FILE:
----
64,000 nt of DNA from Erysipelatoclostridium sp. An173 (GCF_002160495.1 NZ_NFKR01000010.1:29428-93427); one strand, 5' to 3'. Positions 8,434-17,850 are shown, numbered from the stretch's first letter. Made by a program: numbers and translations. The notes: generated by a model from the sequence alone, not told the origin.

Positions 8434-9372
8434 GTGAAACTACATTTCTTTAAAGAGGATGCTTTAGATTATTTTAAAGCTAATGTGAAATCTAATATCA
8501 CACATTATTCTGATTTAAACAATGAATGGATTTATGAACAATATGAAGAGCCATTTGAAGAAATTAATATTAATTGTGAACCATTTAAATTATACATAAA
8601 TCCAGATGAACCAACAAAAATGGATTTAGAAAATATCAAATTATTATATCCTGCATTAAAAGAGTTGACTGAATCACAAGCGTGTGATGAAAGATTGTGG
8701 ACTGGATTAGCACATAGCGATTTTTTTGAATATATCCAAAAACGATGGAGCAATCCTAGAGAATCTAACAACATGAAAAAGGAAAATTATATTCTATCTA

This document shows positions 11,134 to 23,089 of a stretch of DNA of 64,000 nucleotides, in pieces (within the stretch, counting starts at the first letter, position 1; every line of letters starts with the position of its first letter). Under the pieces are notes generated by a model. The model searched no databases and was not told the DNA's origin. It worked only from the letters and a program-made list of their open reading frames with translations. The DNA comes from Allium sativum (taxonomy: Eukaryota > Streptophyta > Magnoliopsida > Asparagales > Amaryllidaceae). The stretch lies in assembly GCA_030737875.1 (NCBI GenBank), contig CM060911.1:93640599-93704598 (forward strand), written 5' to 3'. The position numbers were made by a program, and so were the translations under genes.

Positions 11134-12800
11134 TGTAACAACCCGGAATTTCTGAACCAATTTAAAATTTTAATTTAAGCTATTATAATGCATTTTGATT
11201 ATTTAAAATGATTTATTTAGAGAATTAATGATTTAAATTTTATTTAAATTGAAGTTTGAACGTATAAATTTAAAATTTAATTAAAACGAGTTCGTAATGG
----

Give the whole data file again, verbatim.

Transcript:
64,000 nt of DNA from Erysipelatoclostridium sp. An173 (GCF_002160495.1 NZ_NFKR01000010.1:29428-93427); one strand, 5' to 3'. Positions 8,434-17,850 are shown, numbered from the stretch's first letter. Made by a program: numbers and translations. The notes: generated by a model from the sequence alone, not told the origin.

Positions 8434-9372
8434 GTGAAACTACATTTCTTTAAAGAGGATGCTTTAGATTATTTTAAAGCTAATGTGAAATCTAATATCA
8501 CACATTATTCTGATTTAAACAATGAATGGATTTATGAACAATATGAAGAGCCATTTGAAGAAATTAATATTAATTGTGAACCATTTAAATTATACATAAA
8601 TCCAGATGAACCAACAAAAATGGATTTAGAAAATATCAAATTATTATATCCTGCATTAAAAGAGTTGACTGAATCACAAGCGTGTGATGAAAGATTGTGG
8701 ACTGGATTAGCACATAGCGATTTTTTTGAATATATCCAAAAACGATGGAGCAATCCTAGAGAATCTAACAACATGAAAAAGGAAAATTATATTCTATCTA

This document shows positions 11,134 to 23,089 of a stretch of DNA of 64,000 nucleotides, in pieces (within the stretch, counting starts at the first letter, position 1; every line of letters starts with the position of its first letter). Under the pieces are notes generated by a model. The model searched no databases and was not told the DNA's origin. It worked only from the letters and a program-made list of their open reading frames with translations. The DNA comes from Allium sativum (taxonomy: Eukaryota > Streptophyta > Magnoliopsida > Asparagales > Amaryllidaceae). The stretch lies in assembly GCA_030737875.1 (NCBI GenBank), contig CM060911.1:93640599-93704598 (forward strand), written 5' to 3'. The position numbers were made by a program, and so were the translations under genes.

Positions 11134-12800
11134 TGTAACAACCCGGAATTTCTGAACCAATTTAAAATTTTAATTTAAGCTATTATAATGCATTTTGATT
11201 ATTTAAAATGATTTATTTAGAGAATTAATGATTTAAATTTTATTTAAATTGAAGTTTGAACGTATAAATTTAAAATTTAATTAAAACGAGTTCGTAATGG